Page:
May 31, 2012

Busy-Day Berry Cake

It's almost summer, which means it's berry time!  Berries have been on sale like crazy lately, and who can resist a good berry?  Not me.  I wanted to make a nice summery dessert with the berries that wasn't too sweet, and I found this recipe in my good old Better Homes and Gardens cookbook.  Someday I will have a giant porch with lots of rocking chairs, and in the summertime, we'll all sit on the rocking chairs and eat this berry cake as we watch the sunset.  I can hardly wait.

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Busy-Day Berry Cake
(from the Better Homes and Gardens New Cookbook--15th edition)

1-1/3 cups flour
2/3 cup sugar
2 tsp baking powder
2/3 cup milk
1/4 cup butter, softened
1 egg
1tsp vanilla

1 cup whipping cream
2 Tbsp sugar
1 tsp vanilla

1 cup strawberries
1 cup blueberries
1 cup raspberries or blackberries

1. Preheat your oven to 350 degrees F and lightly grease one 8-inch round cake pan.
2. In a mixing bowl, combine flour, sugar, and baking powder.  Add milk, butter, egg, and vanilla, and beat on a low speed until they're combined.  Beat for 1-2 more minutes on a medium speed, and spread the batter into your prepared cake pan.
3. Bake about 30 minutes or until a toothpick comes out clean.  Cool in the pan on a wire rack about 30 minutes.
4. Meanwhile, whip up a batch of fresh whipped cream by combining the whipping cream, sugar, and vanilla and beating them on high until soft peaks form.  Or, to simplify things, just grab a container of Cool Whip--because we all know that if you're going to use store-bought, Cool Whip is the only way to go.
5. You can serve the cake warm or wait for it to cool completely.  Top it with whipped cream and berries.  Go find yourself a rocking chair and a sunset.

May 29, 2012

Tip Tuesday #6 {Re-Steam Your Leftover Rice}

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Have you ever noticed that leftover rice is only good for one thing?  Fried rice.  Any other way, leftover rice tastes dry and gross--hardly even worth saving sometimes.  But not anymore!  My friend, Melissa, shared this tip with me, and it makes all the difference.  When re-heating your rice, just add a tablespoon or two of water.  As the rice heats up, the water will turn to steam, causing the rice to "re-steam" and gain back lost moisture.  The result?  Delicious, freshly-cooked-tasting rice.  Now that sounds good.

May 22, 2012

Tomato Avocado Chicken

Back at good old BYU, one of my roommates would always make this for dinner, and it would make our apartment smell amazing, and I would be silently jealous of her extraordinary cooking skills.  And when she told me how to make it, I thought, "Wow!  I can make that!"  And this, my friends, is how I was first introduced to one of my favorite things ever--Montreal Chicken Seasoning.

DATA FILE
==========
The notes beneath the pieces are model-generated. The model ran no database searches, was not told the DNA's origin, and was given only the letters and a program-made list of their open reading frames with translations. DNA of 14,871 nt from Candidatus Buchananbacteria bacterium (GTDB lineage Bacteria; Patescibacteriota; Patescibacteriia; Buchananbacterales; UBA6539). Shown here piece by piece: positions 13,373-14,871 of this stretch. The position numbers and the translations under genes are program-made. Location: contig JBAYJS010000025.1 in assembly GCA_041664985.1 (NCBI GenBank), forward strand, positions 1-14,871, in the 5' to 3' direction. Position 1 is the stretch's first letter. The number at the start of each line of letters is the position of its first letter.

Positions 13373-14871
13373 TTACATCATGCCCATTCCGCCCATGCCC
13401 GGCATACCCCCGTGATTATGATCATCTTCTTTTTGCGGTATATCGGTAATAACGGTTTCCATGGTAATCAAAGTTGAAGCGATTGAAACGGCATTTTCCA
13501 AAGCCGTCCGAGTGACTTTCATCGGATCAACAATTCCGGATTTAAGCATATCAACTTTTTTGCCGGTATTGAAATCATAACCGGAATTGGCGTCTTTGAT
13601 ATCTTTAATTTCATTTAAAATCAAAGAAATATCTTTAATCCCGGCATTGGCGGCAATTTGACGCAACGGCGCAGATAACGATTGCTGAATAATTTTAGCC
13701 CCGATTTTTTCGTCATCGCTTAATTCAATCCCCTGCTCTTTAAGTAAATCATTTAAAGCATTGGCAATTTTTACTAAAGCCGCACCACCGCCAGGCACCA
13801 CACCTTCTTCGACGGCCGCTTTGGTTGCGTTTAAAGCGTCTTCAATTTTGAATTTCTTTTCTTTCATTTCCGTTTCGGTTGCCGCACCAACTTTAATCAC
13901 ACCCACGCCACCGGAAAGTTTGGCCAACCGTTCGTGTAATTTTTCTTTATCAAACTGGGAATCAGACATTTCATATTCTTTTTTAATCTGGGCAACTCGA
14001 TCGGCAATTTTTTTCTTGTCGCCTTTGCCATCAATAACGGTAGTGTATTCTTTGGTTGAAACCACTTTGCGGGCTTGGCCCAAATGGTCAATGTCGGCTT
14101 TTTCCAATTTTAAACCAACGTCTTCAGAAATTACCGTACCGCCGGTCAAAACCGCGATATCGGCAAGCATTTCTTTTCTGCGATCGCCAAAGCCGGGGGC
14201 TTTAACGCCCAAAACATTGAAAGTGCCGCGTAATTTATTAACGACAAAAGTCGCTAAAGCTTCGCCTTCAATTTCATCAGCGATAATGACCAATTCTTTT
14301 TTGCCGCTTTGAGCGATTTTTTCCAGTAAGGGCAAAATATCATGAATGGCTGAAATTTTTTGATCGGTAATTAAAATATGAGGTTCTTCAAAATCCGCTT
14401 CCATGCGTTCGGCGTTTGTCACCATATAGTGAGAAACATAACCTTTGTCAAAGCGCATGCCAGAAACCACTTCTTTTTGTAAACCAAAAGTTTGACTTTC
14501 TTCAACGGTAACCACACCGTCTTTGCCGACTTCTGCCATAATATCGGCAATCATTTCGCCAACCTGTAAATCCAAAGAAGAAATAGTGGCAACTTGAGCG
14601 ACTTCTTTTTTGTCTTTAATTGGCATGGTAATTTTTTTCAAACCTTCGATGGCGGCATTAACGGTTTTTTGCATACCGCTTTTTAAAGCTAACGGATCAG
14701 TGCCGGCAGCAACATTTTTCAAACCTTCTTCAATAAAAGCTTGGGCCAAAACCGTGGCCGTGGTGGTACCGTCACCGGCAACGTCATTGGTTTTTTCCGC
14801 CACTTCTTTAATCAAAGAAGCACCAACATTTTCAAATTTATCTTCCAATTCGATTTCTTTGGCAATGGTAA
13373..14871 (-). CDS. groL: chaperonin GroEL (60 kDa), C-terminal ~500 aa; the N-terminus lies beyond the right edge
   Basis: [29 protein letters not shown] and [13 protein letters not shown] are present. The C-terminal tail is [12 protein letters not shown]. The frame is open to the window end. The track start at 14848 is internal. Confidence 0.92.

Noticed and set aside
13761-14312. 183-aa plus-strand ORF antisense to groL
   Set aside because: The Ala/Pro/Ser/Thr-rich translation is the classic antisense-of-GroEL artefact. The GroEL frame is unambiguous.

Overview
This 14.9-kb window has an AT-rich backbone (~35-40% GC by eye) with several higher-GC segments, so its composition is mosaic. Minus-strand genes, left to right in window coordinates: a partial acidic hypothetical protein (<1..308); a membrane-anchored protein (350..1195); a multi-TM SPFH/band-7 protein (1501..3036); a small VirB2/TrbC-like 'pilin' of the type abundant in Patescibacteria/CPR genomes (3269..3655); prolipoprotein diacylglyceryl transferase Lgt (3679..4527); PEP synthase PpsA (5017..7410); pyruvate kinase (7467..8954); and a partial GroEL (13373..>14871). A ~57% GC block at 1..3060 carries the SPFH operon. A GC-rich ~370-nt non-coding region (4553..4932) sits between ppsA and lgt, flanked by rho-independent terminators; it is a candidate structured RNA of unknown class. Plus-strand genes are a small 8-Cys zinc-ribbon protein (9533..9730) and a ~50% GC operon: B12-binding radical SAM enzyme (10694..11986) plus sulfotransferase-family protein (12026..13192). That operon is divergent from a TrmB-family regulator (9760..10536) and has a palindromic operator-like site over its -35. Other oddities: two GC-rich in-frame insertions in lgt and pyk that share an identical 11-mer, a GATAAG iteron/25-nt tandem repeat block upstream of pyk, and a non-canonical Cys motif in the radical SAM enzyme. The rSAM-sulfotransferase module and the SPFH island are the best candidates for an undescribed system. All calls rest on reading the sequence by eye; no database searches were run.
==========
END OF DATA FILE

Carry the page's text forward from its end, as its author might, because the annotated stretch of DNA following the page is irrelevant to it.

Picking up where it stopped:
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Tomato Avocado Chicken
(from Rochelle)

1 Tbsp cooking oil
1 bonleless skinless chicken breast, cut into 1-inch cubes
1 tsp Montreal Chicken Seasoning
1/2 tsp cayenne pepper
1 avocado, sliced or cut into small chunks
1 tomato, diced

1.  Heat the oil in a skillet over medium-high heat.  Add the cubed chicken, and sprinkle on the Montreal Chicken Seasoning and cayenne pepper.  
2.  Continue and stir until the chicken is browning but isn't quite cooked through.  Add the avocado and tomato, and mix it all up.  Continue cooking until the chicken is no longer pink.  If you want, add a bit more of the seasoning to taste.  
3.  That was easy.  Eat up!

Tip Tuesday #5 {Bake Your Hard-Boiled Eggs}

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Did you know that you can bake eggs and that they come out just like hard-boiled eggs?  Neither did I!  I didn't, that is, until my brother-in-law informed me of this last week.  Just stick the eggs in a preheated oven and bake them at 325 for 30 minutes.  You can either rest them on the oven rack or put the eggs in muffin tins to keep them from rolling around.  As soon as you take them out of the oven, plunge them in ice water to prevent them from overcooking.  Baked eggs tend to be creamier, less smelly, and generally don't get that gross green color you sometimes get with hard-boiled eggs.  And they're easier to peel!  And honestly, doesn't this sound a lot less technical than most of the boiling methods?  Give it a shot.

May 15, 2012

Tip Tuesday #4 {What to Do When You Forgot the Yeast}

Image thanks to Our Best Bites
Last week I decided to make some delicious homemade bread.  I made the dough, kneaded it, put it in the oven to rise...and came back an hour later to find that the dough hadn't risen at all.  I had forgotten the yeast!  So I did a little investigating (because there is almost nothing I hate more than wasting food) and found that you can add it later and that it actually improves the flavor of your dough slightly by increasing the time the flavors meld together.  Cool, huh?  All you have to do to fix it is dissolve the yeast in just a tablespoon or two of warm water.  When it's all dissolved, knead it right into the dough.  If it's too wet, add a bit more flour to even it out.  Voila!  Perfect dough!  Isn't that awesome?  Three cheers for salvaging almost ruined bread!

May 11, 2012

Hearty Bacon Waffles

Wait!  Before you recoil in disgust at the name of this recipe, just hear me out.  When my husband (then fiance) told me to get excited about having waffle pancakes when we went to meet his family, I was hardly excited.  But the image that popped into my head of a waffle topped with butter, strawberries and whipped cream with a greasy slice of bacon on top was far from the truth.